Was the M_w 7.5 1952 Kern County, California, earthquake induced (or triggered)?
Several recent studies have presented evidence that significant induced earthquakes occurred in a number of oil-producing regions during the early and mid-twentieth century related to either production or wastewater injection. We consider whether the 21 July 1952 M_w 7.5 Kern County earthquake might have been induced by production in the Wheeler Ridge oil field. The mainshock, which was not preceded by any significant foreshocks, occurred 98 days after the initial production of oil in Eocene strata at depths reaching 3 km, within ~1 km of the White Wolf fault (WWF). Based on this spatial and temporal proximity, we explore a potential causal relationship between the earthquake and oil production. While production would have normally be expected to have reduced pore pressure, inhibiting failure on the WWF, we present an analytical model based on industry stratigraphic data and best estimates of parameters whereby an impermeable splay fault adjacent to the main WWF could plausibly have blocked direct pore pressure effects, allowing the poroelastic stress change associated with production to destabilize the WWF, promoting initial failure. This proof-of-concept model can also account for the 98-day delay between the onset of production and the earthquake. While the earthquake clearly released stored tectonic stress, any initial perturbation on or near a major fault system can trigger a larger rupture. Our proposed mechanism provides an explanation for why significant earthquakes are not commonly induced by production in proximity to major faults.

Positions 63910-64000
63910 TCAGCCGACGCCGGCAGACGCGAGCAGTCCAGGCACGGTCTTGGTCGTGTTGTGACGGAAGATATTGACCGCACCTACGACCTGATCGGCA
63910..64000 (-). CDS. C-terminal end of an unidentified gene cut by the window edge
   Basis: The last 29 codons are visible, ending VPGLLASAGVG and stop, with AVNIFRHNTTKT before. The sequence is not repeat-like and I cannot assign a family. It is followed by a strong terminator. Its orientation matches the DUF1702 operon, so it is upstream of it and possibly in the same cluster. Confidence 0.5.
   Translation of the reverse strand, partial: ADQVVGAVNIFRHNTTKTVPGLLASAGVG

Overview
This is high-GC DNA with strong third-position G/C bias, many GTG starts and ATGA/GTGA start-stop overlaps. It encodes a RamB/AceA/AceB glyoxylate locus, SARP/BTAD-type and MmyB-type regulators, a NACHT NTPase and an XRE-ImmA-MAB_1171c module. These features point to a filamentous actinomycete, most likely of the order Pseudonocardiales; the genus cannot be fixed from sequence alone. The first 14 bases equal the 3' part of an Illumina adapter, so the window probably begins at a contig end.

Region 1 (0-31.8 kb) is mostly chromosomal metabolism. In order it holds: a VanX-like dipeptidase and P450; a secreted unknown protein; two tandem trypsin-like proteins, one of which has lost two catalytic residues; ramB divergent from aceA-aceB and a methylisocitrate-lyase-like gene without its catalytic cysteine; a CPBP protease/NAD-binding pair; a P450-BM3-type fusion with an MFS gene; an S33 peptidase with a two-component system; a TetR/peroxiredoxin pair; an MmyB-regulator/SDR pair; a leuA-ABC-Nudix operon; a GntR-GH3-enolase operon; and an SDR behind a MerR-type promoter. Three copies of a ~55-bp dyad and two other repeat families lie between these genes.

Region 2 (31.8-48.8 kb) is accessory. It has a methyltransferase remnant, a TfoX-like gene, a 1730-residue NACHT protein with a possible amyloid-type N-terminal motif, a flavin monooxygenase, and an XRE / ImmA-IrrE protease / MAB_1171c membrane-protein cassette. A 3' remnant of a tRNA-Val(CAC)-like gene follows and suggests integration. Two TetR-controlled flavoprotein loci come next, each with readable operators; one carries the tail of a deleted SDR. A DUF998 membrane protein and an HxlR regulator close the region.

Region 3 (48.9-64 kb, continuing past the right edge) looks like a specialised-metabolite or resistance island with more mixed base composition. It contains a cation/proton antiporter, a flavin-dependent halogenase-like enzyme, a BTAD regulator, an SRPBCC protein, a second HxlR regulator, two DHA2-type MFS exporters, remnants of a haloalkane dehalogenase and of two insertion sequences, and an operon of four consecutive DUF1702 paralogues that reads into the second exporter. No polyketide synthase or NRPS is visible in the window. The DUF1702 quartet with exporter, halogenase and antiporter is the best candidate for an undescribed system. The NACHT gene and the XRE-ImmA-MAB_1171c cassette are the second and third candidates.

Additional Information© 2017 The Author(s). This article is distributed under the terms of the Creative Commons Attribution 4.0 International License (http://creativecommons.org/licenses/by/4.0/), which permits unrestricted use, distribution, and reproduction in any medium, provided you give appropriate credit to the original author(s) and the source, provide a link to the Creative Commons license, and indicate if changes were made. Received: 6 May 2017; Accepted: 21 July 2017; Published online: 2 October 2017. We thank Elizabeth Cochran, Art McGarr, Steve Hickman, Katherine Kendrick, Gail Atkinson, and two anonymous reviewers for their reviews of this manuscript. We also thank Mariano Garcia-Fernandez for his editorial stewardship of this journal, as well as his patience. Figures 1 and 3 are generated using GMT software (Wessel and Smith 1991). Any use of trade, firm, or product names is for descriptive purposes only and does not imply endorsement by the U.S. Government.
Published - 10.1007_s10950-017-9685-x.pdf
Supplemental Material - 10950_2017_9685_MOESM1_ESM.docx